security, volunteerism and education.
Some Cubans don't join or don't participate, but at great risk of being
labeled an "enemy of the Revolution." CDR presidents can organize "acts
of repudiation," in which neighbors stand outside the homes of those
suspected of illegal activity and scream insults — sometimes for days.
When a Cuban wants a job in the lucrative tourism industry — where a
worker can earn three or four times the usual state salary — the CDR
president's imprimatur is essential. Applicants labeled "anti-social,"
code for transgressions such as dissident activity or lack of interest
in volunteer projects, are almost assured of being turned down.
If a child is born, active CDR presidents pay a visit to the parents.
"We start to attend to the political development of a child, in a
gradual way, from the time they are born," said DeLeon, a veteran of the
Revolution who has a photograph of Fidel Castro in his living room.
As the child grows, DeLeon is watching. He stops by to make sure
children are attending classes, especially the courses on Cuban history
that recount Castro's triumph.
"We're creating something," DeLeon said, "Something called a 'political
Keeping Tabs on Dissidents
Fifteen minutes outside central Havana, in the Vibora neighborhood,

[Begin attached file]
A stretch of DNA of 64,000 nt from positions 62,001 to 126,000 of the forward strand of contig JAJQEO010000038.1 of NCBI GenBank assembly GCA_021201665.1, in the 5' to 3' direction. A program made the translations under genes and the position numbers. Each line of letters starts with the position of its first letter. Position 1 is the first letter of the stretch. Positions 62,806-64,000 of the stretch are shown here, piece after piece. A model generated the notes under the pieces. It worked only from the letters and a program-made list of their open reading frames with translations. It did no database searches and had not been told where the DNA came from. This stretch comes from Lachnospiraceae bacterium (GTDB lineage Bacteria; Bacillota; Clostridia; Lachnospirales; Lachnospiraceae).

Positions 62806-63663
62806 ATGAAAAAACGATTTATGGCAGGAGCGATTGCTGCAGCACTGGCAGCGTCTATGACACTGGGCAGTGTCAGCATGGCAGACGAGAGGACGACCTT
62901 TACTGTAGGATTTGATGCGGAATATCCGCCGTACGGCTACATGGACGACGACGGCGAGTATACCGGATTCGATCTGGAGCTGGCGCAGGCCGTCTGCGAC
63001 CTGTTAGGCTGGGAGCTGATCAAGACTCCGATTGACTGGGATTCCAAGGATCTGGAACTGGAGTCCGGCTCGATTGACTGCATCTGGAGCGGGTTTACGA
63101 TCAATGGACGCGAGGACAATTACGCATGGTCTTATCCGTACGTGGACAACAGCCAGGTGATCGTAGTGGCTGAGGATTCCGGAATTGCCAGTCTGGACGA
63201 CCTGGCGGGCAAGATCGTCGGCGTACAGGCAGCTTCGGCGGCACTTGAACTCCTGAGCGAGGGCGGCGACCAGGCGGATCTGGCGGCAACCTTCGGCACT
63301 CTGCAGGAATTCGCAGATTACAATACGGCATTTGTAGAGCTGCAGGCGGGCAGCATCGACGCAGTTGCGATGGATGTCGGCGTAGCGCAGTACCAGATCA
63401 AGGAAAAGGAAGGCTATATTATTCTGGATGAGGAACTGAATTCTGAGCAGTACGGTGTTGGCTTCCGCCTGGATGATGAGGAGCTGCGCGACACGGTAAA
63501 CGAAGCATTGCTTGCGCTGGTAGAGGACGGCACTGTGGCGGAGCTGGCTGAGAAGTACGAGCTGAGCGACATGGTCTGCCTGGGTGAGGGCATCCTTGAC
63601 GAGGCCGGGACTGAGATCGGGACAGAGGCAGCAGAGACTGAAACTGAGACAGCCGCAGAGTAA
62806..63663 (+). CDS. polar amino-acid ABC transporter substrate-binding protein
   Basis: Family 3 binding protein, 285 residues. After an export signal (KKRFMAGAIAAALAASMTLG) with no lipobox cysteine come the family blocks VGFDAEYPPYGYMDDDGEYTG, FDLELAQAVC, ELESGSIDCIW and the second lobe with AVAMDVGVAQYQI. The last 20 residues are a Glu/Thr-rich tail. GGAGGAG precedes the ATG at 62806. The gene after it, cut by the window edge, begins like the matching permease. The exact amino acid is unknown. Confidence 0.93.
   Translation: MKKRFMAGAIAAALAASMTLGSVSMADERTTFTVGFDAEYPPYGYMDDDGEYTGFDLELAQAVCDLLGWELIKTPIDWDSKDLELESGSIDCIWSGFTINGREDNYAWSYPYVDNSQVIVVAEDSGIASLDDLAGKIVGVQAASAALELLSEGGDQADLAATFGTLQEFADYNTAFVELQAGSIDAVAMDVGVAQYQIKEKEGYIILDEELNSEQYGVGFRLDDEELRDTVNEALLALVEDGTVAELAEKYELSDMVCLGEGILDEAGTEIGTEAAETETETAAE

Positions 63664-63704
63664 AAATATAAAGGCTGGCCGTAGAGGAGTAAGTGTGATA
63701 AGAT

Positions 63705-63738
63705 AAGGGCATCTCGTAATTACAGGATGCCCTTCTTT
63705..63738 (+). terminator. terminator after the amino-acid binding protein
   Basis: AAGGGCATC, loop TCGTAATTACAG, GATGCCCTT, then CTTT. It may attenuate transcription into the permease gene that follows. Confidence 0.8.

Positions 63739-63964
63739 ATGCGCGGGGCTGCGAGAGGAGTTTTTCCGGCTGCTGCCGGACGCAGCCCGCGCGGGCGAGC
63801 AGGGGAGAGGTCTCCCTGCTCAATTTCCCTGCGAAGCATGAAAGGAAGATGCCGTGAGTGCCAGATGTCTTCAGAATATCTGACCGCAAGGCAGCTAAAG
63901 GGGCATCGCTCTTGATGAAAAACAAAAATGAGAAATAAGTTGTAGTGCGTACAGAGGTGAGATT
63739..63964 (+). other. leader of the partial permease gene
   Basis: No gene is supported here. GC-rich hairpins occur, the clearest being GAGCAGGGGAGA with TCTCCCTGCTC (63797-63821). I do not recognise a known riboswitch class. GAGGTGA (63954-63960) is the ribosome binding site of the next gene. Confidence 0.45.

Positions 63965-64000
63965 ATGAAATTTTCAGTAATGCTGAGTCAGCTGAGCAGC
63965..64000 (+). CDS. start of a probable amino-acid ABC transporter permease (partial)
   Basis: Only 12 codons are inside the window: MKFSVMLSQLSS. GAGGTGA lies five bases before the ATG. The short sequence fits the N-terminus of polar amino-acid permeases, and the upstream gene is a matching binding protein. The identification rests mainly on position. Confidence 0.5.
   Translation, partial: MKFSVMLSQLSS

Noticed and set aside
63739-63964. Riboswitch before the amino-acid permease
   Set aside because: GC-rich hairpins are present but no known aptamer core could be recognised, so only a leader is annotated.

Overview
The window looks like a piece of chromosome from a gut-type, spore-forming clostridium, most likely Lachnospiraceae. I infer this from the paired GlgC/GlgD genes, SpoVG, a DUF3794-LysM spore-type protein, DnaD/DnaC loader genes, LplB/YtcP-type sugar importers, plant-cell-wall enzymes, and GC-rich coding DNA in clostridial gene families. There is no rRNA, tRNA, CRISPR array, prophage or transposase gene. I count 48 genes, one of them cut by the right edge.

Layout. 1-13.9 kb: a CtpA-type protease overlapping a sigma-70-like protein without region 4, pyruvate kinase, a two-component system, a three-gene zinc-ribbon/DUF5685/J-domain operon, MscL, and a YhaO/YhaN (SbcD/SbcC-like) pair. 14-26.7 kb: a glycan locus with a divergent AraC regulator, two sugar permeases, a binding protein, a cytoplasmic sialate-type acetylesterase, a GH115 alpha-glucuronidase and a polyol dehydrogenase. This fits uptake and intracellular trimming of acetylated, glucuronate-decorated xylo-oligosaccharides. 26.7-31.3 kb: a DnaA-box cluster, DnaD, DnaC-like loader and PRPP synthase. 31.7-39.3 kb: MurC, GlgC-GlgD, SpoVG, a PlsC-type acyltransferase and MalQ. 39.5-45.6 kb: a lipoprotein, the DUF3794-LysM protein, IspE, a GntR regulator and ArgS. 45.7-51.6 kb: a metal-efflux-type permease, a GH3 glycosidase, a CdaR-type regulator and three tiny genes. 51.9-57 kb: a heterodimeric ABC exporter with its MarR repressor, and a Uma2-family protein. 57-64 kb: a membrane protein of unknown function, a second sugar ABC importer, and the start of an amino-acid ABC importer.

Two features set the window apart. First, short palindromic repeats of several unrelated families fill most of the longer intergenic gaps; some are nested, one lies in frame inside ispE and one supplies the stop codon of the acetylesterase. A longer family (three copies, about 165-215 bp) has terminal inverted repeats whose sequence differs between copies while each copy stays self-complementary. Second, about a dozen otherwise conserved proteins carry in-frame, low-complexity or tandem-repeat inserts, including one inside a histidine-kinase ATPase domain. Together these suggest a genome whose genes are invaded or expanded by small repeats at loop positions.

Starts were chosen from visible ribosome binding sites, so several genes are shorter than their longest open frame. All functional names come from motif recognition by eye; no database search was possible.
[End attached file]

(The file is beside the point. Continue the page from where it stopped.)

Rafael Garc¿a lives in a home with a bucket for a shower.
When he became CDR president 12 years ago, his monthly meetings were
jammed with as many as 75 people. Now he sometimes convenes meetings
before an empty room. He has to walk his block, pounding on doors, to
get anyone to attend.
"They're trying to rescue this system," said Garc¿a, a 50-year-old
mechanic. "But I don't think there's a chance of it flourishing. Every
year people hear the same thing — they'll get more money, their lives
will improve — and nothing changes."
Garc¿a's CDR is just down the street from DeLeon's. DeLeon is strict;
Garc¿a, lax. But they agree about the decline of CDRs. Still hopeful for
a CDR renaissance, DeLeon is a hawk who misses nothing on his block.
"We know who the dissidents are, where they work, who they meet with —
we know everything that happens on this block," DeLeon said. "Anyone who
is not a revolutionary is an enemy of the Revolution."
For years, he watched a dissident whom he identified only as Miguel.
When Miguel moved in across the str
eet, DeLeon said he told him he would
not tolerate demonstrations or speeches.
"He wasn't a stupid person," DeLeon said. "He listened to me and didn't